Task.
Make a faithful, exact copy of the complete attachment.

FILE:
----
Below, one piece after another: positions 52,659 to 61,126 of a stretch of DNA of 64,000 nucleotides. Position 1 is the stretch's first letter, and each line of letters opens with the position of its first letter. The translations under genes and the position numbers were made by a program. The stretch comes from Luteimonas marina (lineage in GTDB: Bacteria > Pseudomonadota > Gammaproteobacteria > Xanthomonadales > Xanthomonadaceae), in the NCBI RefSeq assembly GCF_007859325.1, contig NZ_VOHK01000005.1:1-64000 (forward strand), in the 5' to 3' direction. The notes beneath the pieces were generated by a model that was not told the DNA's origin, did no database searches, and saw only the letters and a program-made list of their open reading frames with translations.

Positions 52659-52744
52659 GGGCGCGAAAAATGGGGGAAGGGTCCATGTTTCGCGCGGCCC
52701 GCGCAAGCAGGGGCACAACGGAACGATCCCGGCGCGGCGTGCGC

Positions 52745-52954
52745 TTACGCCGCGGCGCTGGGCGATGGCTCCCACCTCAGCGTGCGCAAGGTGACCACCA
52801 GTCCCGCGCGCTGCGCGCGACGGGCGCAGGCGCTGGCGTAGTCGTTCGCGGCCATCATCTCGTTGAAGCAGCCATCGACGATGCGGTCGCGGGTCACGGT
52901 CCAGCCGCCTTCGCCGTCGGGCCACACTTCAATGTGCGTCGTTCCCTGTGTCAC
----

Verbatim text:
Below, one piece after another: positions 52,659 to 61,126 of a stretch of DNA of 64,000 nucleotides. Position 1 is the stretch's first letter, and each line of letters opens with the position of its first letter. The translations under genes and the position numbers were made by a program. The stretch comes from Luteimonas marina (lineage in GTDB: Bacteria > Pseudomonadota > Gammaproteobacteria > Xanthomonadales > Xanthomonadaceae), in the NCBI RefSeq assembly GCF_007859325.1, contig NZ_VOHK01000005.1:1-64000 (forward strand), in the 5' to 3' direction. The notes beneath the pieces were generated by a model that was not told the DNA's origin, did no database searches, and saw only the letters and a program-made list of their open reading frames with translations.

Positions 52659-52744
52659 GGGCGCGAAAAATGGGGGAAGGGTCCATGTTTCGCGCGGCCC
52701 GCGCAAGCAGGGGCACAACGGAACGATCCCGGCGCGGCGTGCGC

Positions 52745-52954
52745 TTACGCCGCGGCGCTGGGCGATGGCTCCCACCTCAGCGTGCGCAAGGTGACCACCA
52801 GTCCCGCGCGCTGCGCGCGACGGGCGCAGGCGCTGGCGTAGTCGTTCGCGGCCATCATCTCGTTGAAGCAGCCATCGACGATGCGGTCGCGGGTCACGGT
52901 CCAGCCGCCTTCGCCGTCGGGCCACACTTCAATGTGCGTCGTTCCCTGTGTCAC